Taker was still around when I entered my third, and current, phase of wrestling appreciation in 2010. I went through a phase of fantasy booking him to beat all these chump-change johnny-come-latelies like Batista, not realising he’d spent the past eight years doing precisely that. And the run-in at Judgement Day was my go-to point of nostalgia for Taker’s character, the video I’d seek out on YouTube when interrupting academic work to watch wrestling still felt thrillingly low-brow and illicit. The crowd pop, the resulting mass brawl, the sense that a prodigal son had returned home – it might not be remembered as one of the legendary moments in Taker’s career, but it certainly has the look and feel of one. Last Sunday, surrounded by friends and once again fully comfortable in my wrestling fandom, I watched the Deadman retire. Outwardly I was talking about the politics of Roman Reigns’ victory, but inwardly – like everyone else, I think – I was thinking about the tracks that connect us as adults to our childhood obsessions, and those awkward stations in between.
– Luke Healey
Quite simply, I’ll remember him for the best entrance music ever.
I’m that kid who had a Booger Red t-shirt. In my defence (and lord knows I need to provide one considering what I’ve just confessed), I started watching wrestling at the age of ten at the start of 2001, when Taker was well into his “this is my yard, boy” phase and the mere fact of owning a motorbike was enough to get someone over with me. I also thought Limp Bizkit were cool because they said rude words and I had not yet developed my abiding love of Igor Stravinsky, so there’s that. And the Brothers of Destruction were ineffably awesome. But what made The Undertaker cool to me wasn’t just not appreciating how incredibly lame Big Evil was or being smart enough to the business to be enraged by his booking, but the knowledge that this wasn’t even his most powerful form. Sometimes commentary used to mention strange occult things like Buried Alive and Casket and Inferno matches; not very often, but enough to give you the impression that there was more to this character than biker chains and chew. And a couple of years later, I discovered through Smackdown: Here Comes the Pain – a game I played to death – what Taker used to look like.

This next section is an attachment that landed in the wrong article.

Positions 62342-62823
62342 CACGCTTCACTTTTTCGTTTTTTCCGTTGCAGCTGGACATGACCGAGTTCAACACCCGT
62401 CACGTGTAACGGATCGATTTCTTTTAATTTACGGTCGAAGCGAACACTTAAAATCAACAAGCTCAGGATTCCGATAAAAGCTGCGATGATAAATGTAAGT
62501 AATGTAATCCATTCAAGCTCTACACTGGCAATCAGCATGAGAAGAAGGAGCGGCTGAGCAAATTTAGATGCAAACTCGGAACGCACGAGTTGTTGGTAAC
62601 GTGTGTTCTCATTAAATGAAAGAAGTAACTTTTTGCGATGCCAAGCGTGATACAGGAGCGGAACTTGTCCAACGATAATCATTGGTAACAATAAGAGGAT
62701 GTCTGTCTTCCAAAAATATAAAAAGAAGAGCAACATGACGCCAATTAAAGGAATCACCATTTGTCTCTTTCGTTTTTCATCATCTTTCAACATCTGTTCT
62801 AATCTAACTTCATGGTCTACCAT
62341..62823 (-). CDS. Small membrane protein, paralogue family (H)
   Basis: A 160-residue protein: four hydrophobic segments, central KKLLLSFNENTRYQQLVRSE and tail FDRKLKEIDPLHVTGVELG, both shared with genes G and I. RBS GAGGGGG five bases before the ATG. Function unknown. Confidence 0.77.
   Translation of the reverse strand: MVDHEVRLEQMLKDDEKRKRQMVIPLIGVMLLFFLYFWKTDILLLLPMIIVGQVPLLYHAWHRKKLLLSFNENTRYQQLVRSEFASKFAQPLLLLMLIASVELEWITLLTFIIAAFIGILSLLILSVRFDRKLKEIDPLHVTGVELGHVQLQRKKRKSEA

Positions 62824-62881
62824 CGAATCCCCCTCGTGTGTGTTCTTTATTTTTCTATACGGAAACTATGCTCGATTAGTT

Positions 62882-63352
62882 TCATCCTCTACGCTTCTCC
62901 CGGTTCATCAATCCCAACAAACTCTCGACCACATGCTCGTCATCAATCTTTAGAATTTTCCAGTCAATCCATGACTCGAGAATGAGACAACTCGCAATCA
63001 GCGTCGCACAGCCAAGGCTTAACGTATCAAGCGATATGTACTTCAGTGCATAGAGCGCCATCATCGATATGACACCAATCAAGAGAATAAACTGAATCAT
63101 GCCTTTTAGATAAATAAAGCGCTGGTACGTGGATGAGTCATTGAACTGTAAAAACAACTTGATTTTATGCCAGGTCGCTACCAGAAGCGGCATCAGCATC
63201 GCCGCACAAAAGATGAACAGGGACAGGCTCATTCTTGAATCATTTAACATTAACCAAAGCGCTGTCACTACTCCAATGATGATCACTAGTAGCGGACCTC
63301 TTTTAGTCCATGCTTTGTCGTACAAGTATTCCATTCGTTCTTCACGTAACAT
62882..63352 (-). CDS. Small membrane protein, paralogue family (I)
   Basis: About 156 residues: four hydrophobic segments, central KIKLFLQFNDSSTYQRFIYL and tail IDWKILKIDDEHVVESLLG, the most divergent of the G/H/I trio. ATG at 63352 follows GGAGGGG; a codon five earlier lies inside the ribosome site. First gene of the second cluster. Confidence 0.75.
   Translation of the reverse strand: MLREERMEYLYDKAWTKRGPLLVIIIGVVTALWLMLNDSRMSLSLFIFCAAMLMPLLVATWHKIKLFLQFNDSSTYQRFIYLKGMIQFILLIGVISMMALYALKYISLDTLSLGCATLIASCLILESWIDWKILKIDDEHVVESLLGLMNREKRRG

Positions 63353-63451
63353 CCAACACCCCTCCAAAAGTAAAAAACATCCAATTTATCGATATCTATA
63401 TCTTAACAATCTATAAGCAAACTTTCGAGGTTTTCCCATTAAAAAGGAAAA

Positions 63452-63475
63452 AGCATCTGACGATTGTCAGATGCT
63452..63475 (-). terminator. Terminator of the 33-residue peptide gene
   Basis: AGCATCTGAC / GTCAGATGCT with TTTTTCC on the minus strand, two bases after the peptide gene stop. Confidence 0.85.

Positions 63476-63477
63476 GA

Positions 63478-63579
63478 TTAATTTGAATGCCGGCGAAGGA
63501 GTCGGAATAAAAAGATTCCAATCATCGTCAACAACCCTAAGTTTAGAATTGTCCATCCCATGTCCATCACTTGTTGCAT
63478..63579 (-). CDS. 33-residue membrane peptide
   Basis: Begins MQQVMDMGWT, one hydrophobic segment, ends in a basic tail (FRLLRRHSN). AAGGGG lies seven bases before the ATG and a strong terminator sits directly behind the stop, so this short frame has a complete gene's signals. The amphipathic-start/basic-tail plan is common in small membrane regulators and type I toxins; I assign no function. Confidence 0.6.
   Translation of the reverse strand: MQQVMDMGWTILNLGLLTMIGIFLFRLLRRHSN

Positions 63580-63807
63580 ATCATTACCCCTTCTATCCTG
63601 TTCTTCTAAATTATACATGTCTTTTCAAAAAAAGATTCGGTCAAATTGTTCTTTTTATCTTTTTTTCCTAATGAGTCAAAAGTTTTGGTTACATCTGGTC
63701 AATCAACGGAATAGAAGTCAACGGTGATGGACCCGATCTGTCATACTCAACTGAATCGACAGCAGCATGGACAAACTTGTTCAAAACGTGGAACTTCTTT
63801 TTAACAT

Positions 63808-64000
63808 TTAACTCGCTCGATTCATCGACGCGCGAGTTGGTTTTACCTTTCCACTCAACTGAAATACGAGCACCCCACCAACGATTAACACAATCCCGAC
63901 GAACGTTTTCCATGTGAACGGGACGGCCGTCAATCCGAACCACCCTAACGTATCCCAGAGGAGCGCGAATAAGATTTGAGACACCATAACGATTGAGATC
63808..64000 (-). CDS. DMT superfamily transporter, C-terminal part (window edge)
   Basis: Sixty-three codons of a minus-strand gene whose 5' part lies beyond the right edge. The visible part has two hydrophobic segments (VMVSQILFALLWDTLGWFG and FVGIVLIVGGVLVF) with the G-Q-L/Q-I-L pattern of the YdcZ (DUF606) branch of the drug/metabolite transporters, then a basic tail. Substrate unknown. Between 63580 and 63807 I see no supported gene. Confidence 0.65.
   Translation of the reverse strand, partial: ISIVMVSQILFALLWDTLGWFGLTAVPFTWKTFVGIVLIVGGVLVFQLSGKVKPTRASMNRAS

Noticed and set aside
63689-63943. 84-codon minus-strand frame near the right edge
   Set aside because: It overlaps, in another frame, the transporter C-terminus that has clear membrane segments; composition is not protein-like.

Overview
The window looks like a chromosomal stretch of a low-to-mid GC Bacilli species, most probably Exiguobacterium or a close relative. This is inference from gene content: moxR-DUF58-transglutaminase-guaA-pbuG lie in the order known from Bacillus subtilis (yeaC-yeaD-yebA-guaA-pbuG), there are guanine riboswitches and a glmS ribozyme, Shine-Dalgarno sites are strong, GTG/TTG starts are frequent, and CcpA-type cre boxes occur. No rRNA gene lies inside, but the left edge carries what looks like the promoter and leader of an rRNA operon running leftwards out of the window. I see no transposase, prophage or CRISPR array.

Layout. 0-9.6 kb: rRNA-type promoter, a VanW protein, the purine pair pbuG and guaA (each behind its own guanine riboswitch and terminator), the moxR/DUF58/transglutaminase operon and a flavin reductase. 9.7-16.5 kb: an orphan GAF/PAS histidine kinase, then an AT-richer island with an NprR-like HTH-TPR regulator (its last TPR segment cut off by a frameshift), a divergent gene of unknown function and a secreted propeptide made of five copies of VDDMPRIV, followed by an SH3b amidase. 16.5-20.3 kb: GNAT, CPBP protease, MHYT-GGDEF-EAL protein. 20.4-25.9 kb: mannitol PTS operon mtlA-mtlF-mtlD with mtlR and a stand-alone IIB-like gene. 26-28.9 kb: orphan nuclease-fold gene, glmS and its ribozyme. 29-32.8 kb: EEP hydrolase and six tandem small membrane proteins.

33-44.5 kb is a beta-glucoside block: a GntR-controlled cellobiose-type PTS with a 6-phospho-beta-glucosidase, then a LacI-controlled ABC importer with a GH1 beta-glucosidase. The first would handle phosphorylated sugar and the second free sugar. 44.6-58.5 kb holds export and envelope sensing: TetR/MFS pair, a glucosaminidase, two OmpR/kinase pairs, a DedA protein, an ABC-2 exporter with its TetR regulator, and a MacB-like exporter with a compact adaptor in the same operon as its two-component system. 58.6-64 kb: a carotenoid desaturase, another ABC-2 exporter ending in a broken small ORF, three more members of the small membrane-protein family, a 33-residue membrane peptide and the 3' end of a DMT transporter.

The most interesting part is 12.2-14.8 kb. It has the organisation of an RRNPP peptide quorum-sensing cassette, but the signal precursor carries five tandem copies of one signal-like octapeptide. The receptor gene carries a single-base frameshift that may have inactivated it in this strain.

He had the highest stats out of anybody on the game, which only served further to highlight his power, but in my callow youth I assumed that the change to Bikertaker was permanent.
And then Taker lost a Buried Alive match to Vince McMahon after interference by Kane, and he was gone. I knew in my heart of hearts he’d be back (this was wrestling, after all), but when spooky imagery of graveyards and bolts of lightning began to manifest, I realised I would soon be seeing the longed-for but out of reach original version of my hero return. Eventually it was confirmed he’d be taking on Kane at Wrestlemania 20. While there were doubtless many fans thinking, “yay, Taker’s back and he’s going to be good again,” imagine how I felt, having never experienced the true Phenom.